In principle, I agree with Josh Fershee's analysis of opting out of the fiduciary duty of loyalty in the LLC setting:
At formation, then, those creating an LLC would be allowed to do whatever they want to set their fiduciary duties, up to and including eliminating the consequences for breaches of the duty of loyalty. This is part of the bargain, and any member who does not agree to the terms need not become a member. Any member who joins the LLC after formation is then on notice (perhaps even with an affirmative disclosure requirement) that the duty of loyalty has been modified or eliminated. This is not especially concerning to me.
What would concern me more is a change in the duty of loyalty after one becomes a member. That is, if the majority of LLC members could later change the loyalty provision, then that seems problematic to me, as fiduciary duties are not just to protect the majority. As such, it seems to me more proper that changes to the duty of loyalty, when a member does not have any say in that change, is what should be restricted. Like in changing a partnership agreement, if everyone agrees, then there is not a problem. And if you accept the provision when you join, it is not a problem. But you shouldn't have a fiduciary duty removed or modified after the fact without your consent.
To the extent that we're talking about LLCs of the mom and pop variety, I agree. But what if the LLC has 50 members? Or an LLC that's publicly held with potentially thousands of investors? In such firms, unanimity rules create serious holdout problems. (Of course, you can get holdout issues in the smallest LLCs too, but as firms get larger the odds of a holdout go up and the social norms that prevent holding out weaken.)
Lucian Bebchuk nicely set up the issues in The Debate on Contractual Freedom in Corporate Law, 89 Colum. L. Rev. 1395, 1400-01 (1989):
Unlike initial charters, charter amendments cannot be viewed as contracts; consequently, one cannot rely on the presence of a contracting mechanism as the basis for upholding opt-out charter amendments. Furthermore, the amendment process is quite imperfect and cannot be relied on to preclude value-decreasing amendments. Although an amendment requires majority approval by the shareholders, voting shareholders do not have sufficient incentive to become informed. And although the amendment must be proposed by the board, the directors' decision might be shaped not only by the desire to maximize corporate value but also by the different interests of officers and dominant shareholders.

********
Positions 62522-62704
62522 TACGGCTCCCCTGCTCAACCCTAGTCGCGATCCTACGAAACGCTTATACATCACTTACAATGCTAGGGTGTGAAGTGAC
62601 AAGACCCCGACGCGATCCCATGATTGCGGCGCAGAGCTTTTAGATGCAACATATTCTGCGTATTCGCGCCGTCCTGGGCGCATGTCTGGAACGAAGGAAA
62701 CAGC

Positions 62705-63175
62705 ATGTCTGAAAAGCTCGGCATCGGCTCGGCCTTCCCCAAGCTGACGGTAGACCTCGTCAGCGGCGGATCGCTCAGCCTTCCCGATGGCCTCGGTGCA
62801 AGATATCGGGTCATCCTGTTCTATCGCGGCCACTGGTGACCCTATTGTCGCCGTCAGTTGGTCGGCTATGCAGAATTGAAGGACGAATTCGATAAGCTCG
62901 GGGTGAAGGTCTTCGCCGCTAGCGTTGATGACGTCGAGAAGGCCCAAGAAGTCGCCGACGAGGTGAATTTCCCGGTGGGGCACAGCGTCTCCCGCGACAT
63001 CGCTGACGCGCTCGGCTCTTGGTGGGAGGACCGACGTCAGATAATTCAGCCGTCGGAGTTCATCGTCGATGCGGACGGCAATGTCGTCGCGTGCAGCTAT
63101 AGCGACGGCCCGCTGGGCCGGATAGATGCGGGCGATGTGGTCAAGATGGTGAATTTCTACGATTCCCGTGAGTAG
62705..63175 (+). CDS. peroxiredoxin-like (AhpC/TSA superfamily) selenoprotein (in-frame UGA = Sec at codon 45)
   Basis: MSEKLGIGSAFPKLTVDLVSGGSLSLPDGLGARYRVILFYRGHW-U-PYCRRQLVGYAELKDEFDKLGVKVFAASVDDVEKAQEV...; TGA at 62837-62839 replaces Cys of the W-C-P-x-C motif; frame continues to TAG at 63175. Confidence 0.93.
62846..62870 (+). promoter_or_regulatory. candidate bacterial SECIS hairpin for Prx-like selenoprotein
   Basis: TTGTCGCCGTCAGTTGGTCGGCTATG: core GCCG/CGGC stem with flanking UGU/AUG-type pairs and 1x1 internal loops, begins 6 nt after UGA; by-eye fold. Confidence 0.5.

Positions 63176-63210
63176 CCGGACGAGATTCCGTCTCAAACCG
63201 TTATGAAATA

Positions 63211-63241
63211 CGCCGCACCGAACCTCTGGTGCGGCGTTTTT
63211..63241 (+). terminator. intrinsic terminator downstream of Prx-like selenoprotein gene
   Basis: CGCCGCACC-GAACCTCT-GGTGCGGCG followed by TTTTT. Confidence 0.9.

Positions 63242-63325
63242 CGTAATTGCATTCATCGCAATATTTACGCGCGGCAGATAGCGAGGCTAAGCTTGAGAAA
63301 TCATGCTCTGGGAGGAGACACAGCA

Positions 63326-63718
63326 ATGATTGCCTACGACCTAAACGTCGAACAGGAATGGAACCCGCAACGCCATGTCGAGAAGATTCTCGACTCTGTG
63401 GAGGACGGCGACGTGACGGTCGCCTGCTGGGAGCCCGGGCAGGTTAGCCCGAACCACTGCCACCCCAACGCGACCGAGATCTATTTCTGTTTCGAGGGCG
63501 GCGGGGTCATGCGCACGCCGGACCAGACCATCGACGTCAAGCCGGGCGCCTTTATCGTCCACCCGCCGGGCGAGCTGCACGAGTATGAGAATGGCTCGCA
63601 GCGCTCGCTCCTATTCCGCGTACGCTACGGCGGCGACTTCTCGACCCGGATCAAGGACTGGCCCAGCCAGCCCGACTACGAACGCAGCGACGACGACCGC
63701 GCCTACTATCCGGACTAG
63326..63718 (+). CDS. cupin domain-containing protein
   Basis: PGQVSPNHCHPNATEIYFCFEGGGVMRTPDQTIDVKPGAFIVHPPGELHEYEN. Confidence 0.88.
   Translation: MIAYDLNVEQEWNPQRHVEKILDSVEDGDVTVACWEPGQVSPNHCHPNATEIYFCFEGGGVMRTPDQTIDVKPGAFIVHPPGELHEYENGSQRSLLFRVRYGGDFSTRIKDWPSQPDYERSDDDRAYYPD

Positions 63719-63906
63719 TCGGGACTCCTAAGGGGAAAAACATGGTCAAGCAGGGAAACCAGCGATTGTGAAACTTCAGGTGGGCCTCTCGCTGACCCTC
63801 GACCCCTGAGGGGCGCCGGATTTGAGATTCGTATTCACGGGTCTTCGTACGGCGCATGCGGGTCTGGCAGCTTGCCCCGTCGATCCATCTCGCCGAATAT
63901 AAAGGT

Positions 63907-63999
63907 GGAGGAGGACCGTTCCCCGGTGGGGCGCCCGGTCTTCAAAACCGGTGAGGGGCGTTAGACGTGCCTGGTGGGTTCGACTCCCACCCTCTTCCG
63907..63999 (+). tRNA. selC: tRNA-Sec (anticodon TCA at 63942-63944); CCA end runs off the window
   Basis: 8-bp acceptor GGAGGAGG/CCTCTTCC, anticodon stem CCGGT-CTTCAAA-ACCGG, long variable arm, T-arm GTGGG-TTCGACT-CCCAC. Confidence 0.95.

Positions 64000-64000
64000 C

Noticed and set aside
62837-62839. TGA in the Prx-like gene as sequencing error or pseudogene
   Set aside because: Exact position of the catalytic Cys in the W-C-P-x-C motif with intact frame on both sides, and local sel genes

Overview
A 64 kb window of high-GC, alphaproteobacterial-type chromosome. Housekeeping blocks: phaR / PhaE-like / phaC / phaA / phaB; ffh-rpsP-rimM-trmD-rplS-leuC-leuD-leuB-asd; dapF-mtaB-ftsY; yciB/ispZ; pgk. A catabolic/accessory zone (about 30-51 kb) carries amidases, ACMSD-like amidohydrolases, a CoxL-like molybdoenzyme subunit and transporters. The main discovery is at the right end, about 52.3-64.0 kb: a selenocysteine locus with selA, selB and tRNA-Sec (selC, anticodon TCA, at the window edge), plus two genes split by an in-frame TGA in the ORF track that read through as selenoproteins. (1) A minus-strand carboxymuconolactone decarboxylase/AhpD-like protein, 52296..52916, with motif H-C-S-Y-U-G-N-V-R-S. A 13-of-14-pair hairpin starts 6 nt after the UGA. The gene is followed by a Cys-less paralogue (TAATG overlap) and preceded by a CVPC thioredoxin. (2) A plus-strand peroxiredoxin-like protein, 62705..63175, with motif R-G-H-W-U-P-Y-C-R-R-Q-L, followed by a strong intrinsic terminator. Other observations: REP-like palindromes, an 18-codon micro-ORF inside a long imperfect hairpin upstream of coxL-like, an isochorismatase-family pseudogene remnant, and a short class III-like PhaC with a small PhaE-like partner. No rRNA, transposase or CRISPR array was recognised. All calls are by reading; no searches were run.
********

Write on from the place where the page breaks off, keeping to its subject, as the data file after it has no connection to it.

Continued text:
Rational and informed shareholders forming a corporation would recognize the desirability of an amendment procedure that permits charter changes without unanimous shareholder consent. But they also would recognize that allowing any given opt-out freedom might produce value-decreasing amendments and thus involve an expected cost. The expected cost of a given opting-out freedom, as well as its expected benefit, would vary substantially depending on the type of issue involved and the circumstances under which the opting out would be done. An analysis of these expected costs and benefits suggests that the optimal arrangement-the one that rational and informed shareholders would wish to govern their future relationship-is one that, while allowing much midstream opting out, also places significant limits on it.
The optimal arrangement thus involves an element of precommitment not to adopt in midstream, at least not in certain circumstances, opt-out provisions with respect to certain issues. This optimal arrangement is the one that the law should provide, at least in the absence of an explicit provision to the contrary in the initial charter. Even strong believers in free markets should accept this optimal arrangement as the default arrangement in the very common case in which such an explicit contrary provision is absent. Therefore, even supporters of a complete freedom to opt out in the initial charter, I suggest, should recognize that mandatory rules have a desirable role to play in midstream.
But what mandatory rule? How about the one formerly adopted by the MBCA with respect to midstream amendments to the articles of incorporation? I.e., a modified supermajority vote (perhaps a majority of the total number of members--not just those present and voting at the meeting--or, if they have unequal voting rights, a vote of the holders of a majority of the outstanding voting power) coupled with a buyout for dissenting members?